Moreover, rules and presumptions can be helpful in reducing conflict by making the law more predictable. When it is easier to determine what a court would do, it makes it easier for parties to resolve their own dispute, thus reducing conflict. Predictability makes outcomes more consistent, which also increases the appearance of fairness. For example, the Federal Child Support Guidelines were introduced in 1997 in part to “reduce conflict and tension between spouses by making the calculation of child support orders more objective”. (s 1(b)) Similarly, the Spousal Support Advisory Guidelines, and the introduction of presumptions into decisions about the relocation of a child’s place of residence (Bill C-78 amending the Divorce Act) both work to reduce discretion in the law and with it conflict over what the law provides. In addition, the objective of minimizing conflict can also be seen in evidence law relevant to family disputes, and in family law reforms in Manitoba. The family law justice system is increasingly designed to reduce discretion and encourage settlement, thereby minimizing conflict.
Minimizing conflict is an obvious good where there is family violence or children. We know that exposure to conflict is harmful for all children regardless of age. We know that exacerbating the conflict heightens the risk where there is family violence. These are two crucial reasons to reduce opportunities for conflict within the law, and for reforms to push disputes towards less conflictual dispute resolution processes. Minimizing conflict can be a good and healthy policy objective informing the law, but it is not a lawyer’s objective.
To be clear, I am not in any way endorsing lawyers (and we know they exist) who are intentionally and even dangerously inflammatory. If we were to review all of the facts of those cases, I would venture to guess that most often those lawyers were acting in violation of their professional obligations. When we say we want lawyers to be better, to be part of the solution instead of the problem, we are often responding to bad lawyering. But just as I am saying that the solicitor-client relationship does not require a lawyer to fight with such ferocity that she violates her professional obligations, the relationship also does not permit her to sacrifice her client’s interests.
The Limits on a Lawyer’s Conduct
A lawyer’s role is to pursue her client’s interests within the bounds of legality. She cannot pursue something unlawful, motivated by malice (R 5.1-2(a)), or that is dishonest (R 5.1-2(b)). A lawyer cannot commence a useless legal proceeding, (R 3.2-4) or one designed to abuse or misuse the legal system. Even though the profession’s push towards civility was decelerated by Groia, a lawyer is still required to treat her colleagues and their clients with respect. She must be civil with everyone, and approach the law in good faith (R 3.2-1, R 5.1-5 and R 7.2-1). A lawyer cannot provide access to the justice system for a client whose motivation is to work around the law, or intentionally cause harm. These rules capture and prohibit a considerable amount of objectionable conduct, including communications that are both useless and inflammatory. A lawyer may be found guilty of professional misconduct for particularly egregious behaviour, but more often costs awards punish conduct that crosses the line.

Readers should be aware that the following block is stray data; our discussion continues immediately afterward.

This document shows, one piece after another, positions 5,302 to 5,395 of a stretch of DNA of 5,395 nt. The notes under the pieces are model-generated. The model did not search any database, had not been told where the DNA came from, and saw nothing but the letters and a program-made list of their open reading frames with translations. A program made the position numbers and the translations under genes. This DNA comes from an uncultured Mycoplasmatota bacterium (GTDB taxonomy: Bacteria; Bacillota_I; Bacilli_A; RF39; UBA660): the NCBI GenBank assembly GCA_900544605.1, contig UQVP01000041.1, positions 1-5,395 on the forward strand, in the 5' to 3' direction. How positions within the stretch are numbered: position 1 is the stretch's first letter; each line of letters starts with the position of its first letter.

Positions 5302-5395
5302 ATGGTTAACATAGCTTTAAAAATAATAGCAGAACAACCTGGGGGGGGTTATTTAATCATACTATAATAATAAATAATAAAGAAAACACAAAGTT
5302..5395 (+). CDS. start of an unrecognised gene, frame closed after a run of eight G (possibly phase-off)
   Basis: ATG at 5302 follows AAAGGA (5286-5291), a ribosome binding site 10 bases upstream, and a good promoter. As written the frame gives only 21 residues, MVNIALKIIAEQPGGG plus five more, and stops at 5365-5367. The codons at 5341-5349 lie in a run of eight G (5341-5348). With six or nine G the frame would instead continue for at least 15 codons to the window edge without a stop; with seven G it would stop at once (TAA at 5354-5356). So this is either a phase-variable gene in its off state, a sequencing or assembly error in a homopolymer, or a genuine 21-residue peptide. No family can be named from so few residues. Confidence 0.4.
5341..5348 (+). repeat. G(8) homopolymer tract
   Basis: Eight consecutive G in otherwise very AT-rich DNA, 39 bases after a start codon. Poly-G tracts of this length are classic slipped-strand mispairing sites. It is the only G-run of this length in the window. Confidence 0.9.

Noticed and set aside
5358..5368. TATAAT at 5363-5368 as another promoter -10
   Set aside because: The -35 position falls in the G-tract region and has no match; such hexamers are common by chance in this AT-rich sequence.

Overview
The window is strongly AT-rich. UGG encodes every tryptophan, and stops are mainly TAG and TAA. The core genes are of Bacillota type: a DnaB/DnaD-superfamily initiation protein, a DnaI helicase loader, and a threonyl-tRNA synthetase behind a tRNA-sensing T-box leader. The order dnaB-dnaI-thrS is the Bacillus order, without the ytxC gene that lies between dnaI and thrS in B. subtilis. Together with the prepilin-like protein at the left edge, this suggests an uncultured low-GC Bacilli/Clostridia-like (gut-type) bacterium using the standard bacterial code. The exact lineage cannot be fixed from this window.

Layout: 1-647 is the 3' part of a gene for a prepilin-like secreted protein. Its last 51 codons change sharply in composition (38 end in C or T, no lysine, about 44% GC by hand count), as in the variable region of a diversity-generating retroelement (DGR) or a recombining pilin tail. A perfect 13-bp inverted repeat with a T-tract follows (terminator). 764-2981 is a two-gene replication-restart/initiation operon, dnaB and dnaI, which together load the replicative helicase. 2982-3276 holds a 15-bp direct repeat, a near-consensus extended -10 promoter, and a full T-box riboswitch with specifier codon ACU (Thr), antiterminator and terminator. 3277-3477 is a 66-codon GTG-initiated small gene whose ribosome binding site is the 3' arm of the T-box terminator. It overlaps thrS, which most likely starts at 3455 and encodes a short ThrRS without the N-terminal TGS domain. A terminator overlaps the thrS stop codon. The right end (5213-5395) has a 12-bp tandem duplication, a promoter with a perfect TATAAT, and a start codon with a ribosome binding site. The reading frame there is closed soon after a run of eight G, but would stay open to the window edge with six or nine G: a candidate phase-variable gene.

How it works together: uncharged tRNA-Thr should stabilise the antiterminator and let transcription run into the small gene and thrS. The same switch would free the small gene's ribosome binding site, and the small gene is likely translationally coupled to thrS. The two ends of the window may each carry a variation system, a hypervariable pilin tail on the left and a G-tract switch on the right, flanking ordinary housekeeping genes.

A client’s legal entitlements informs what a lawyer can and cannot do. As Brad Wendel framed it, a lawyer can only do for the client, what that client may lawfully do. Family law provides competing entitlements and defences that are pursued in an adversarial system. The justice system itself is conflictual. Lawyers are required to pursue those lawful entitlements, and balance that framework by working within the system to negotiate and promote settlement. The Model Code requires a lawyer to encourage settlement (R 3.2-4). If the parties are divorcing, that obligation goes further under Bill C-78 (which will amend the Divorce Act in March 2021). A lawyer must encourage her client to try to resolve the dispute through negotiation, mediation or collaborative practice, if it is “appropriate” to do so (s 7.7(2)(a)).